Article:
We invite both conceptual and empirical contributions from authors from different parts of the globe that illuminate the work-life balance of career women and female entrepreneurs and how their support networks, and the key stakeholders in their lives, impact that balance. Perspectives from a wide range of social science disciplines are welcome, including but not limited to: psychological and marital contracts, role conflict and role accumulation, gender ideology, career theory, family business theory, sociology, and human resource management.

One possible direction would be to examine cross-cultural differences in the influence of women's careers, business lives and entrepreneurship on the marriage dynamic. Nikina (2010) and Nikina, Shelton & Le Loarne (2009) have examined this topic in the Scandinavian context, and welcome insights on the relationship dynamics of other nationalities and cultures. By advancing scholarly collaboration among researchers from a variety of global perspectives (e.g. cross country comparisons between nations in North America, Europe, Asia, Africa and Latin America; established economies and developing countries; regions perceived strong in female equality and areas with limited women's rights), one goal of this sub-theme is to facilitate international research collaborations with the hope of producing an edited volume or special issue of a journal in the future.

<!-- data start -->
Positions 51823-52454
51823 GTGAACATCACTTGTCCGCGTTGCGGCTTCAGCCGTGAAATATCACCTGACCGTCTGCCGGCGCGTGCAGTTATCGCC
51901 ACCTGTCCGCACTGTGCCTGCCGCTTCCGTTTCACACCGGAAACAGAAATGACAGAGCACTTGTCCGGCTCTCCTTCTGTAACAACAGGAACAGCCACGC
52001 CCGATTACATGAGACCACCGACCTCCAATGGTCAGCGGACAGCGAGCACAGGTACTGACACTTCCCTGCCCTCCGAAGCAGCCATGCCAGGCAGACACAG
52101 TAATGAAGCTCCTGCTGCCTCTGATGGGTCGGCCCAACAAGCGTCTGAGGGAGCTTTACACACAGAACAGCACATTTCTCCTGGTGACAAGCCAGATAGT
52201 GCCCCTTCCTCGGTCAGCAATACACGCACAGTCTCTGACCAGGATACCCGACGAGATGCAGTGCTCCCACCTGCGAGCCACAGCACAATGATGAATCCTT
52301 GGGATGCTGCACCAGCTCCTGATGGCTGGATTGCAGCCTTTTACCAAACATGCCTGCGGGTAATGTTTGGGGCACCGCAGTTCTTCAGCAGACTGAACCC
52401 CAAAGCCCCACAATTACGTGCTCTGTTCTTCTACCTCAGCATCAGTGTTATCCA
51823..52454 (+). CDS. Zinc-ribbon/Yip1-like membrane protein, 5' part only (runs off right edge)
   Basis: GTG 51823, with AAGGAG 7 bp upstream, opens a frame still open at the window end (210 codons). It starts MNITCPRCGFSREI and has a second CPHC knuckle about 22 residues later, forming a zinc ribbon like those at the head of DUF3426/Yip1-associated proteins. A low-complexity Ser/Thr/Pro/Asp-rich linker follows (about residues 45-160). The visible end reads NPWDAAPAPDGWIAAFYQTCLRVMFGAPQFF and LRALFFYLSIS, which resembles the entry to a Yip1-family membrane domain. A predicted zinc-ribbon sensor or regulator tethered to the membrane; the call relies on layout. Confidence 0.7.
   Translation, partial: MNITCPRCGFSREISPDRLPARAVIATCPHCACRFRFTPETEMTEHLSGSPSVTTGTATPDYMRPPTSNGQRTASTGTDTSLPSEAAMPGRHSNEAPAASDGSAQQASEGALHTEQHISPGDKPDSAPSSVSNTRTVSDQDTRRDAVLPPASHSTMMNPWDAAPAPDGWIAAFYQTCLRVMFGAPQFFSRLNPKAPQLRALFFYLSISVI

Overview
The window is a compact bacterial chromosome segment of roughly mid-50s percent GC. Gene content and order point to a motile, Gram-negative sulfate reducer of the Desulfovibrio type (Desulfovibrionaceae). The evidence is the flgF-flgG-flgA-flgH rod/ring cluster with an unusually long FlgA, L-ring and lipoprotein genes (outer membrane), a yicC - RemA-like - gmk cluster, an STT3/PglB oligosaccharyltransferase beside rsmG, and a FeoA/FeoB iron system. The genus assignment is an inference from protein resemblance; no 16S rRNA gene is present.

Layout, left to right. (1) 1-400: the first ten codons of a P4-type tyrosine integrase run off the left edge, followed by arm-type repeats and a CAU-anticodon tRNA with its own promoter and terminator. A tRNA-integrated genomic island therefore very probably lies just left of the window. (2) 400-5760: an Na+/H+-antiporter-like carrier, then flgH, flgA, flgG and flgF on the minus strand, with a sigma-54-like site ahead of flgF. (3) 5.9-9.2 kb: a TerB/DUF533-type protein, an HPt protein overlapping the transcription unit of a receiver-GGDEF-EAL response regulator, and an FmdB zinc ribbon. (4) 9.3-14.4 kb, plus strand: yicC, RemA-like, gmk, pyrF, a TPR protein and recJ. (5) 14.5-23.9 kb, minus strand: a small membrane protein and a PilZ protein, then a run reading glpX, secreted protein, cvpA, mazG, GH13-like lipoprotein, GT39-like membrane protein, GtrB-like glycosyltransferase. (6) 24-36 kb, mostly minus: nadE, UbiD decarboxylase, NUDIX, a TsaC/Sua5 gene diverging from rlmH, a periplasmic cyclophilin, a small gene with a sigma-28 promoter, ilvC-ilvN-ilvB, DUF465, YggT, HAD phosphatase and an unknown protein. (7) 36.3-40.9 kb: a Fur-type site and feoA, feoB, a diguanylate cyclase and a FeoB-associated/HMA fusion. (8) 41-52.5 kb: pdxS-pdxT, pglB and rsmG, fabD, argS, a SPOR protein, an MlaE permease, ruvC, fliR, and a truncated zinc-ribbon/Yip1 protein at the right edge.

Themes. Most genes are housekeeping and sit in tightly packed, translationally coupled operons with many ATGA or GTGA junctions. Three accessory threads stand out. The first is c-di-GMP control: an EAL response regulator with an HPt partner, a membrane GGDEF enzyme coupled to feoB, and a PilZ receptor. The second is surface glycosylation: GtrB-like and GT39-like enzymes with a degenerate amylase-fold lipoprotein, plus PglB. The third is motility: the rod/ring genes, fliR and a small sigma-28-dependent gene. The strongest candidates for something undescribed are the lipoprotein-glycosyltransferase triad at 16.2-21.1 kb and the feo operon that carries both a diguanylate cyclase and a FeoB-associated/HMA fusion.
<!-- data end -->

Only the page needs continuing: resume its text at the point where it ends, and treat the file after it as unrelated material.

The following topics are of interest but the list is not exhaustive:

  • Cross-cultural angles and fresh perspectives on the work-life balance of female entrepreneurs and career women
  • Studies including the perspective of the husband, children and/or elderly parents
  • Stakeholder relationships, designs of personal relationships
  • New theoretical approaches in work-life research
  • Methodological innovations and cross-cultural measures
  • Research involving international comparisons
  • Impact of differences in institutional support, and the relative social and educational status of women on marriage and relationship dynamics

We look forward to receiving your submission!